He finished ahead of his JR Motorsports teammates, Elliott Sadler and Justin Allgaier, and Richard Childress Racing’s Daniel Hemric.

Watch the above video for Byron’s first interview as a NASCAR champion.

Below are interviews with the remaining Championship 4 drivers.

Elliott Sadler

Sadler placed eighth in the race after contact with Ryan Preece with less than 10 laps to go cut a tire on his No. 1 Chevrolet. It Sadler’s fourth runner-up result in the points in his Xfinity career.

Justin Allgaier

Allgaier finished 12th in the race after struggling for most 300-mile event. He was competing without his primary crew chief, who had been suspended for the race. Chad Knaus, the seven-time champion crew chief in the Cup Series with Jimmie Johnson, helped out on the pit box for the No. 7 Chevrolet.

Daniel Hemric

Hemric finished last among the Championship 4 drivers in 34th after his No. 21 Chevrolet experienced battery problems early in Stage 2. Hemric spent 12 laps on pit road before returning to the race.

JR Motorsports sweeps top three in final Xfinity Series standings

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William Byron finished third in Saturday’s Ford EcoBoost 300 to give JR Motorsports its second Xfinity title.

The team, co-owned by Dale Earnhardt Jr., swept the top-three spots in the final standings with Elliott Sadler placing second and Justin Allgaier in third.

Daniel Hemric placed fourth after finishing last among the Championship 4 drivers in the race.

Race-winner Cole Custer ends the season in fifth.

Click here for the points results.

Results, stats for Xfinity season finale at Miami

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Cole Custer led 182 laps to win the Ford EcoBoost 300 at Homestead-Miami Speedway. It’s his first Xfinity win and the first series win for Stewart-Haas Racing.

Custer swept all three stages of the race and beat Sam Hornish Jr., William Byron, Tyler Reddick and Ryan Preece.

Byron clinched the Xfinity title with his third-place finish.

Click here for results.

Devastated Elliott Sadler watches another title chance go away

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HOMESTEAD, Florida — Elliott Sadler’s fourth runner-up finish for the Xfinity title in the last seven years was a pain he had not felt before.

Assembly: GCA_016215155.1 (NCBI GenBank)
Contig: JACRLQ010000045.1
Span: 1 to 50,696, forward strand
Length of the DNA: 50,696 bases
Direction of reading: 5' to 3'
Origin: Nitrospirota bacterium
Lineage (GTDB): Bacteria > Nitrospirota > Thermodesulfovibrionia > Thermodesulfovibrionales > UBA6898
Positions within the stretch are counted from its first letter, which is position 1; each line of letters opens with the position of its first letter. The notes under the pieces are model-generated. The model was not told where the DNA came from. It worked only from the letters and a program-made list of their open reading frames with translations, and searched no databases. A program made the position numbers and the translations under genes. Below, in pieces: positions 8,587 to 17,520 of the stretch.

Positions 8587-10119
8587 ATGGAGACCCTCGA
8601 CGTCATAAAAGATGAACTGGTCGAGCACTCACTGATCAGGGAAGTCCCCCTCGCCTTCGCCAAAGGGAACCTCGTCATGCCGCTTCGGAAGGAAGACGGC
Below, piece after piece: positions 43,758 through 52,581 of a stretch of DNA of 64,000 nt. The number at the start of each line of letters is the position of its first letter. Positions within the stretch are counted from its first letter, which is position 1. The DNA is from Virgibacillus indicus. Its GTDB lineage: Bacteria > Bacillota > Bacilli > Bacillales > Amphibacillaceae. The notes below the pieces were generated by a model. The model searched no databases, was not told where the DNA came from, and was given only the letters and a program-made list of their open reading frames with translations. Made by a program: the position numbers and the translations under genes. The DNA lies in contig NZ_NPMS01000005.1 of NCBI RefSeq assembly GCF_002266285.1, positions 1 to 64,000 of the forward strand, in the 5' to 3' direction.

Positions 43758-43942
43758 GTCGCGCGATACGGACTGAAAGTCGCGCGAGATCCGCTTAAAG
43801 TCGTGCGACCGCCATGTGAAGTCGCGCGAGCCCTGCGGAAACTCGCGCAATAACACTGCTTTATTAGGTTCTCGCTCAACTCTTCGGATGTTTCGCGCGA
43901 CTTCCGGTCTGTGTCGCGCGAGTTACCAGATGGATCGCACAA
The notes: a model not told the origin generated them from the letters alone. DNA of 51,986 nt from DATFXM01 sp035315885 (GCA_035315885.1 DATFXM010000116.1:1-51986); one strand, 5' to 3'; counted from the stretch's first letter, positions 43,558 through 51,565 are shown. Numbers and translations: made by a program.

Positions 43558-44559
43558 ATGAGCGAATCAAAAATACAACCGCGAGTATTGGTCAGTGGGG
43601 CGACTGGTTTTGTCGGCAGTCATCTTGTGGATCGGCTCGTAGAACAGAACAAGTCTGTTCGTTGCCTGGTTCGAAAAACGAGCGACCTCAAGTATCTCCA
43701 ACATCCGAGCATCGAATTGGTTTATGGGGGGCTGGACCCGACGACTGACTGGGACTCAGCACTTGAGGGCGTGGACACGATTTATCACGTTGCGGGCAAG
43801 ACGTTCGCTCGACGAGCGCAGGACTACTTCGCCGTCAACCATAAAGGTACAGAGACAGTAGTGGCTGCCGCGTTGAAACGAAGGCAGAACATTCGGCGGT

“I’d say tonight is the most devastating and down and out I’ve ever felt in my career,’’ Sadler said after finishing second to JR Motorsports teammate William Byron for the championship.

Sadler’s anger was directed at Ryan Preece, who slowed Sadler by challenging him for position and stalling Sadler’s momentum as Sadler tried to hold off Byron for the championship in the final 10 laps.

“We were in position to win this championship,’’ Sadler said. “We were there. He raced me hard and held me down and (Byron) got a run on us and he let (Byron) go. Very frustrating.’’

Byron took advantage by diving under Sadler and passing him. Sadler tried to get by Preece but made contact that caused his right front tire to go down. Sadler finished eighth, losing the championship to Byron, who placed third.

“To be that close and not win a championship is frustrating,’’ said the 42-year-old Sadler, who has not won a title in any of NASCAR’s top three national series. “I don’t have many years left, and I wanted to try to fulfill a childhood dream. I didn’t know it was going to come down to a guy that’s not even racing for anything to hold us down like that. No respect at all.’’

Preece said he was racing for something. He was in the No. 18 for Joe Gibbs Racing to compete for the car owner’s title.

“I’m just doing what I’m doing for Joe ,’’ Preece said. “They told me to race for the owners championship.’’

Sadler didn’t buy it when told what Preece said..

“He wasn’t because (Sam Hornish Jr.) was half a lap ahead of him,’’ Sadler said, referring to the Team Penske car that won the car owners title. “He wasn’t racing anybody.’’